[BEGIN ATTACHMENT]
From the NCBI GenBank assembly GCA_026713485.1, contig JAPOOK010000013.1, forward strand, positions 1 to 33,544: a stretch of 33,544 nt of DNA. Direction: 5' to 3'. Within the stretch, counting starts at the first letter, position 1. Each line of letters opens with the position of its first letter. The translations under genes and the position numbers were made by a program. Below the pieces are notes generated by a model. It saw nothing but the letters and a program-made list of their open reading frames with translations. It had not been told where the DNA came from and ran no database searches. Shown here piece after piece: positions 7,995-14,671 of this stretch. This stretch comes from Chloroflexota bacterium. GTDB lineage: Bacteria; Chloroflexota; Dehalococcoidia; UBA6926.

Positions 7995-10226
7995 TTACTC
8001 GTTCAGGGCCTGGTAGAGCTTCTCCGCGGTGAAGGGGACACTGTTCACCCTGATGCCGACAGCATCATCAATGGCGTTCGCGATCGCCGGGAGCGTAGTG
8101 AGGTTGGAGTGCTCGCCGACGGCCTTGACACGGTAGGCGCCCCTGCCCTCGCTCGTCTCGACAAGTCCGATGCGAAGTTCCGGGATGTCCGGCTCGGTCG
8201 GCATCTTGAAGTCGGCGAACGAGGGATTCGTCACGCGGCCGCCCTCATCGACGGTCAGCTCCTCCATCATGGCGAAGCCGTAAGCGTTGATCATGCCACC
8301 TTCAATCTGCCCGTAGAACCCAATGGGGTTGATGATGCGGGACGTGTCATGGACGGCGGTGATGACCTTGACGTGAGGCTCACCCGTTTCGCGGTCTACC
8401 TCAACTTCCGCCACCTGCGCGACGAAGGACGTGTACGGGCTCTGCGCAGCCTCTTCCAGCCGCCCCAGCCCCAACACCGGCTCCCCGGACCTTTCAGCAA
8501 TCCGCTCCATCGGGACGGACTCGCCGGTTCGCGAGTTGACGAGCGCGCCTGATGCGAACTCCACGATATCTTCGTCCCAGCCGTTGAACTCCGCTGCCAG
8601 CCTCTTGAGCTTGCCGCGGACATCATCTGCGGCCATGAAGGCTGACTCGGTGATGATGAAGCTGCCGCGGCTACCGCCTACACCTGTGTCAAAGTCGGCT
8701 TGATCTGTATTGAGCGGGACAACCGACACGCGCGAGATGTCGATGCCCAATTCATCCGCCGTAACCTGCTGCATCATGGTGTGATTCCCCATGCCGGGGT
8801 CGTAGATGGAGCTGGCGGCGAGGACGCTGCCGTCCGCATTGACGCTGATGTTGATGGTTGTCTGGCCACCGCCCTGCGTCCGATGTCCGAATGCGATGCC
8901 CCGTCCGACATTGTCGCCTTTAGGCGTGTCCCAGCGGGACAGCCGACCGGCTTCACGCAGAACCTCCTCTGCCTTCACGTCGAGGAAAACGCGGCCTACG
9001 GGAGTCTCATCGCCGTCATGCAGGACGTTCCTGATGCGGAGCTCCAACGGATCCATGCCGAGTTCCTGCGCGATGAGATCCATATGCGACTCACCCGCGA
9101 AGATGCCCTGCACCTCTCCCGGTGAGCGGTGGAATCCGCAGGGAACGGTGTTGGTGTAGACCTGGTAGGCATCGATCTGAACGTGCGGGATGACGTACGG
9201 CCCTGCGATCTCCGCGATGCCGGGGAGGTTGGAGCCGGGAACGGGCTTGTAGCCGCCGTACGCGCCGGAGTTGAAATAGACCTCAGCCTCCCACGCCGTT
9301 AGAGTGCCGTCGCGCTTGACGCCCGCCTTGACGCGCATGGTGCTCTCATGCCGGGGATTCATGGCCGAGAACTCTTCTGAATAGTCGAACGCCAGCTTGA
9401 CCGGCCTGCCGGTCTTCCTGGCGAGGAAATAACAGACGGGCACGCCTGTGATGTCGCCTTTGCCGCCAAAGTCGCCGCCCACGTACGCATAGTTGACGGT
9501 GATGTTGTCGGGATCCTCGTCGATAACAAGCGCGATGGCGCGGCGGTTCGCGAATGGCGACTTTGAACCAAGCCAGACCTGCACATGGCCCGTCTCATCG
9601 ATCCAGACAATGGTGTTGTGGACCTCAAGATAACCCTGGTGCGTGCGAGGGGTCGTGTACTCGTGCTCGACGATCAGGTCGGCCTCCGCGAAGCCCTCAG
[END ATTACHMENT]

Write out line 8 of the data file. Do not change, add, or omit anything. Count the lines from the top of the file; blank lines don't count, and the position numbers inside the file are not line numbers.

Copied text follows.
8401 TCAACTTCCGCCACCTGCGCGACGAAGGACGTGTACGGGCTCTGCGCAGCCTCTTCCAGCCGCCCCAGCCCCAACACCGGCTCCCCGGACCTTTCAGCAA